ERIC Number: ED261269
Record Type: RIE
Publication Date: 1985-Mar
Reference Count: 0
Testing an Expectancy Model of Influence Use: A Simulated Work Group Experiment.
Expectancy of success refers to an individual's perceived probability of successfully exercising social influence. The leader's expectancy for success consistently emerges from theory and research as an important determinant in the type of influence he attempts to exert on group members. Theoretically, the leader's use of influence will be determined by his expectancy of success, which is shaped by his personal characteristics and the variables of the group situation. To explore this hypothesis, 220 college students were divided into 55 4-person work groups in which one person was randomly designated the leader. The groups performed a task while supervised by the leader. A situational variable within the task was the degree of assembly-line-type routinization each group used in performing its task. Afterwards the leaders supplied information concerning their personal characteristics and their expectations of success, and the workers supplied information concerning the type of influence the leader used. Analysis of variance results indicated that the leader's expectancy of success was not a mediating variable between the leader and the type of influence used or between the situation variables and the type of influence. There were significant relationships found between the leader's work experience and his expectancy for success, and between the leader's expectancy for success and use of specific influence strategies. (DPO)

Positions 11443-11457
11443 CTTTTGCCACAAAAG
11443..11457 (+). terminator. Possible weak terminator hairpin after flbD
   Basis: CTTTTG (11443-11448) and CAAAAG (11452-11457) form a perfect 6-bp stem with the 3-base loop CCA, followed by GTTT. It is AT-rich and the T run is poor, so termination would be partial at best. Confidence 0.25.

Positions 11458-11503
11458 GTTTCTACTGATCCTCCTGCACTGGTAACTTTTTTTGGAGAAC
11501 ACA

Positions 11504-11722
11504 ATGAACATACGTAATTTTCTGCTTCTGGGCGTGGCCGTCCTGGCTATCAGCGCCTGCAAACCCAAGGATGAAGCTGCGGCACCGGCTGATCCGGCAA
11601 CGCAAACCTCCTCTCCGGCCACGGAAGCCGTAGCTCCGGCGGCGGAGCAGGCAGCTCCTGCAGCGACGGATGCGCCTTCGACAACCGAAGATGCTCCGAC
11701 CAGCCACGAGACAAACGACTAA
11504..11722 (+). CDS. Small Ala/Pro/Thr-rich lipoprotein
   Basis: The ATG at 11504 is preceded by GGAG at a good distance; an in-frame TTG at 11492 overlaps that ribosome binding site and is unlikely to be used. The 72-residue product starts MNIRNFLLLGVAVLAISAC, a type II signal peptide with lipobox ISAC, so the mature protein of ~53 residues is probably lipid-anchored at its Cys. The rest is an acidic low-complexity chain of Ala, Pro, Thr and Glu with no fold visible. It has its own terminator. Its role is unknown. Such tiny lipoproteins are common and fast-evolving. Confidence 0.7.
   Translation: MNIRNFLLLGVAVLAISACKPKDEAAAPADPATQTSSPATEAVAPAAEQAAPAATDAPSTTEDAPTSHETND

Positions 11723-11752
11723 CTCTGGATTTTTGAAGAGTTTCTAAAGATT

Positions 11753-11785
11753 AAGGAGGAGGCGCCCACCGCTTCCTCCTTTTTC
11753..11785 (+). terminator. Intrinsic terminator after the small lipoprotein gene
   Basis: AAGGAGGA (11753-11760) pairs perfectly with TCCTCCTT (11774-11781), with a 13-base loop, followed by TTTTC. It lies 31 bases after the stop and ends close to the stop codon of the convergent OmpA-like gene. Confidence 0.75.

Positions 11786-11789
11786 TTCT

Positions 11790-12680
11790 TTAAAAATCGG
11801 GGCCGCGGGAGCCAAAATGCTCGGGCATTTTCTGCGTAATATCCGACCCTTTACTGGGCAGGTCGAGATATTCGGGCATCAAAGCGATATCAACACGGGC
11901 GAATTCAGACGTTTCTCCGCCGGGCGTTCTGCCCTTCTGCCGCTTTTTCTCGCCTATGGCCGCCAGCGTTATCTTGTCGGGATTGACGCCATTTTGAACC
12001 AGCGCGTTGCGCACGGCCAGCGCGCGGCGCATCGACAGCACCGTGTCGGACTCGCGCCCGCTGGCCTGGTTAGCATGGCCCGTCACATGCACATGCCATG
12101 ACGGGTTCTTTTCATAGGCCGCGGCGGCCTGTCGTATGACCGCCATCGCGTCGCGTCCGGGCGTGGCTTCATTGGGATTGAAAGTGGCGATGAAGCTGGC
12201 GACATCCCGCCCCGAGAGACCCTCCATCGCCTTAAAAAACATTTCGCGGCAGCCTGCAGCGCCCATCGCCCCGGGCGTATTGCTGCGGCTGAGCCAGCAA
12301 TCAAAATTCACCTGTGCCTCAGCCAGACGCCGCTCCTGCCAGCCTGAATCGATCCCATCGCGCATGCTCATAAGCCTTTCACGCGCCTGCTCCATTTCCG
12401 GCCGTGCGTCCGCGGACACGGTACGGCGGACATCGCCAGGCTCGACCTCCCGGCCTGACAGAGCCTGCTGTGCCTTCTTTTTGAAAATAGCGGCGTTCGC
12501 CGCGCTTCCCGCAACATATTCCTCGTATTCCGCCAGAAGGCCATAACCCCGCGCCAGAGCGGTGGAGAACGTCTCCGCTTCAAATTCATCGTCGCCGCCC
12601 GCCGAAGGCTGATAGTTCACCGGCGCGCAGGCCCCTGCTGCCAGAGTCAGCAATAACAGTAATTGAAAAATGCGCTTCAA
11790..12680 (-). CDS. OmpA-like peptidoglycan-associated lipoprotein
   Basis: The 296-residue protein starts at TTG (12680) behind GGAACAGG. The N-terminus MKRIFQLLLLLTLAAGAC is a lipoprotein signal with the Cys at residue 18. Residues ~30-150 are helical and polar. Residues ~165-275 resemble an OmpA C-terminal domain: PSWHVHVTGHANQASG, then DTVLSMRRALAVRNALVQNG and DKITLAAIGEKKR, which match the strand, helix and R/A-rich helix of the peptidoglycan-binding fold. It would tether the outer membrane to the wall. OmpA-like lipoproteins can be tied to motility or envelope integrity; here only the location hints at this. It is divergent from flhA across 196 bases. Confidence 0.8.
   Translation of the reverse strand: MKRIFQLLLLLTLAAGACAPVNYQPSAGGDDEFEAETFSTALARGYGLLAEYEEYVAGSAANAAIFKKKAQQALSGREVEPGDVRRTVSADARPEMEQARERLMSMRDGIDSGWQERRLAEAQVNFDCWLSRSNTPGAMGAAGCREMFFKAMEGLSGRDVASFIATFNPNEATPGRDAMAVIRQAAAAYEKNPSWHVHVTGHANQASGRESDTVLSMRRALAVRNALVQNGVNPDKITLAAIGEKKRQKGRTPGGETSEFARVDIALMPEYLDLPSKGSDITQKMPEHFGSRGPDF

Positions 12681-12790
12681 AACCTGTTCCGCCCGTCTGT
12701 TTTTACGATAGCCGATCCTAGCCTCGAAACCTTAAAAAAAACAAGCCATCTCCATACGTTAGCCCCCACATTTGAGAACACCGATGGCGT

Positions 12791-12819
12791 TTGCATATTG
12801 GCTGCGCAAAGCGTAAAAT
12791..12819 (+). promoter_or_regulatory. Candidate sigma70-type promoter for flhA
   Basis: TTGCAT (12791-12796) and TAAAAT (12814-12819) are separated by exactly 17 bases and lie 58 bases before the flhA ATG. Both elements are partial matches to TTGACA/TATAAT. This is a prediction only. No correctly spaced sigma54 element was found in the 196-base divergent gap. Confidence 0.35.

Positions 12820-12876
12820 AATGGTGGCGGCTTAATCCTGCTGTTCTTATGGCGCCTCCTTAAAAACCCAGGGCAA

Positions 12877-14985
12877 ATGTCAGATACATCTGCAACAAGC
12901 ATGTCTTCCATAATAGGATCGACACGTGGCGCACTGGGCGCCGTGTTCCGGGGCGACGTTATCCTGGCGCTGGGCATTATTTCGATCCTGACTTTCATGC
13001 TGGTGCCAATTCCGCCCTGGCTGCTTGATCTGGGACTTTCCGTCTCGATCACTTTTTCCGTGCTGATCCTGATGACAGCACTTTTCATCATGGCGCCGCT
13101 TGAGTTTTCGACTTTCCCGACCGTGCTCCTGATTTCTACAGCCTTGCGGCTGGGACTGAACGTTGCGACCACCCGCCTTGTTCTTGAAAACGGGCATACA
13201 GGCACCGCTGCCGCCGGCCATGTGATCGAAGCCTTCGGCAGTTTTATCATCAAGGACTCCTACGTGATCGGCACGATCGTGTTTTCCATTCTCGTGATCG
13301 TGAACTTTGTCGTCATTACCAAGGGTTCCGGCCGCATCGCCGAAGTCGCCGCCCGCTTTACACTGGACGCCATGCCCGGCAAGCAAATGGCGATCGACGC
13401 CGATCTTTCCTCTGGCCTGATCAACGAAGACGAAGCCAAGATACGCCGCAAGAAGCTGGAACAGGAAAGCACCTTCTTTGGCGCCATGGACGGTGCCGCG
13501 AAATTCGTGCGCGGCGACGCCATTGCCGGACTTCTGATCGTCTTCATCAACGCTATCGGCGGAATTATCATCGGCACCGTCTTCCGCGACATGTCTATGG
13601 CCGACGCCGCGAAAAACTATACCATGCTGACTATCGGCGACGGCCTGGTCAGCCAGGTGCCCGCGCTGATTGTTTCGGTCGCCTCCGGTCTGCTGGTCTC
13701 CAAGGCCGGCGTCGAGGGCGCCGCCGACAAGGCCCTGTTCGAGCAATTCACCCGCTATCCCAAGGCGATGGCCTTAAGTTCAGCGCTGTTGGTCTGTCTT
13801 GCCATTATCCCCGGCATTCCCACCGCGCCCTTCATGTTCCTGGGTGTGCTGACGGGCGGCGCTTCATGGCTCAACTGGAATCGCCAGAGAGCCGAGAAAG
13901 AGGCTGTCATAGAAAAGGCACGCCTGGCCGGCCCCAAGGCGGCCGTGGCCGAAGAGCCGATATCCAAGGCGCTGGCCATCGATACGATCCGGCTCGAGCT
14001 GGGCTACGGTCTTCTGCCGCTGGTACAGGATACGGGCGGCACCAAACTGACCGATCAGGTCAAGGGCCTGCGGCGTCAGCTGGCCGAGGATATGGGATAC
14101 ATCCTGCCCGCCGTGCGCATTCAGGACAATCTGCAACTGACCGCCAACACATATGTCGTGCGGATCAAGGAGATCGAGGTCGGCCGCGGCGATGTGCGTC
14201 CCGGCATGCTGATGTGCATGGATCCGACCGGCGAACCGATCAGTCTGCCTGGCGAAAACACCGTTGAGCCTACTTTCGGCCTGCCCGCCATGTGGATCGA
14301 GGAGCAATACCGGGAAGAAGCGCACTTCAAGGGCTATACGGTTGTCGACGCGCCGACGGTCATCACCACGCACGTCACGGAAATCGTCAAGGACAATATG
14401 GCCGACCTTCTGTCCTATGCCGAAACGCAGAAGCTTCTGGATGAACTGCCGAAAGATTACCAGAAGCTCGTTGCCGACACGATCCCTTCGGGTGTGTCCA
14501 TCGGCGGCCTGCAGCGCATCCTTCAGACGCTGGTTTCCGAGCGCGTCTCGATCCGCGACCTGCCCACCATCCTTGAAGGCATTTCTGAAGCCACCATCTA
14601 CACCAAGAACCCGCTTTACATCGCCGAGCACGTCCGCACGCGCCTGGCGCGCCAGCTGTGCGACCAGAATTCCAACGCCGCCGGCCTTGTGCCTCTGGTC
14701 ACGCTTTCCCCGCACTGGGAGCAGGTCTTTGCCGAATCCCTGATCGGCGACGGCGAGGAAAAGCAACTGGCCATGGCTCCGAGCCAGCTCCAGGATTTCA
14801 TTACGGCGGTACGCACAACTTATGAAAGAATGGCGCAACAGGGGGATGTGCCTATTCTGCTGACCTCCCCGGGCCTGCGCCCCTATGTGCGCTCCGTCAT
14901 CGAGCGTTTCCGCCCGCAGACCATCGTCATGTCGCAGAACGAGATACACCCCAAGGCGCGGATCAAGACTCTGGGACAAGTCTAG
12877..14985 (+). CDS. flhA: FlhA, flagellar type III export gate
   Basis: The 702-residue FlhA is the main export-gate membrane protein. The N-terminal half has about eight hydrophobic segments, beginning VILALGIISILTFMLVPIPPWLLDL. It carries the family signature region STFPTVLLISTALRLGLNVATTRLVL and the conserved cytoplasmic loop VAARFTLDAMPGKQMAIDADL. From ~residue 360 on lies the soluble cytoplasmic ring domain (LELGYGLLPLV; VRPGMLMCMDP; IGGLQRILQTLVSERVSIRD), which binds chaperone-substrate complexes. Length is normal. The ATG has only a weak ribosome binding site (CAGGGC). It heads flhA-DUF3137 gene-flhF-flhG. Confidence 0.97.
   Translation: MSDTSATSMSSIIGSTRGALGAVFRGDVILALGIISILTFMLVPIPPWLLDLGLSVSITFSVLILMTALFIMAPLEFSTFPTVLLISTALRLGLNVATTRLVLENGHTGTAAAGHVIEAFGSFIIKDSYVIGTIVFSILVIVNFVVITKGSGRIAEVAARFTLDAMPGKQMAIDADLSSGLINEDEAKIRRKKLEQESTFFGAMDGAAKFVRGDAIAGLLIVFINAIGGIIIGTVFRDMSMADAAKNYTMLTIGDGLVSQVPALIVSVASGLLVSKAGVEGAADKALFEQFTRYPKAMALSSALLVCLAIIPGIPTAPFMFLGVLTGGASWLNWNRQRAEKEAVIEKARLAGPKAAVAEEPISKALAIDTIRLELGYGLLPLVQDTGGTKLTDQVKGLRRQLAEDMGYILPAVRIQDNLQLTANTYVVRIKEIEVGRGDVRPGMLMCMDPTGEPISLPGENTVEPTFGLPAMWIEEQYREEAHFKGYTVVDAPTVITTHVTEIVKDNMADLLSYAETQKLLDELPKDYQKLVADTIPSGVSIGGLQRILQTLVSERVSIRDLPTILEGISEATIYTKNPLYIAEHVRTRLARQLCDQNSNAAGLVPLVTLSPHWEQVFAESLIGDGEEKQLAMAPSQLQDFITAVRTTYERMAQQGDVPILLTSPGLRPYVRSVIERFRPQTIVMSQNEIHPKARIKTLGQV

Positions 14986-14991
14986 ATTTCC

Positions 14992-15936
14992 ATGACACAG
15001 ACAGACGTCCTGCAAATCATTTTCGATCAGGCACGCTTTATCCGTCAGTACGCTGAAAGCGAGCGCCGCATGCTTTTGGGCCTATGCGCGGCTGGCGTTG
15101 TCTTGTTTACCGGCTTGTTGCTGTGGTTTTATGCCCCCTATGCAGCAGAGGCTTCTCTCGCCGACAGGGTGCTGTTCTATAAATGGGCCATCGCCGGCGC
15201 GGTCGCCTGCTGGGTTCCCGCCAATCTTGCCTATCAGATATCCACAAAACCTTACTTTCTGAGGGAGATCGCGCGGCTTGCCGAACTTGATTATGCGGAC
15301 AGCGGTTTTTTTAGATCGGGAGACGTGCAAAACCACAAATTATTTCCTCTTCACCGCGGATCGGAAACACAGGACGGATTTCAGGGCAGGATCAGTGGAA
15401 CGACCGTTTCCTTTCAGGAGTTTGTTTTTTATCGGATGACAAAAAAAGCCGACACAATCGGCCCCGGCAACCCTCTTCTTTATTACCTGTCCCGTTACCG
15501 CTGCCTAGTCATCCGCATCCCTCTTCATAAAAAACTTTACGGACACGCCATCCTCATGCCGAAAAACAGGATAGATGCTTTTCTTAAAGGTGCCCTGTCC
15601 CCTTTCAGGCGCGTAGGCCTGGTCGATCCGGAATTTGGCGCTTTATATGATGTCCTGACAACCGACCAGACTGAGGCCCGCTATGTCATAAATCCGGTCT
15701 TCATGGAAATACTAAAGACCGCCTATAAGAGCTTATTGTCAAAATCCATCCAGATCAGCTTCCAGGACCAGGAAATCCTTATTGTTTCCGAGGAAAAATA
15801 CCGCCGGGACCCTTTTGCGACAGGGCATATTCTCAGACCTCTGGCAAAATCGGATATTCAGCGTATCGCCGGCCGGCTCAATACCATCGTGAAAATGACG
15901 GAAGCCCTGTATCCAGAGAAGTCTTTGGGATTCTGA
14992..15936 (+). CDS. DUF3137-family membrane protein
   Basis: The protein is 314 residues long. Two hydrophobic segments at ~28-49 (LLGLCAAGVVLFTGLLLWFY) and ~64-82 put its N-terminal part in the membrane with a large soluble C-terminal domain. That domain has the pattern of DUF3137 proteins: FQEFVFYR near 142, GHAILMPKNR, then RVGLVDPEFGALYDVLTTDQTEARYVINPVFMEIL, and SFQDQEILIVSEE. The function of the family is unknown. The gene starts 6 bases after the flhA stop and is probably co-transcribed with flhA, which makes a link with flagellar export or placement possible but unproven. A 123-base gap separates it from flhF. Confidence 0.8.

Publication Type: Reports - Research; Speeches/Meeting Papers
Education Level: N/A
Authoring Institution: N/A
Note: Paper presented at the Annual Meeting of the Eastern Psychological Association (Boston, MA, March 21-24, 1985).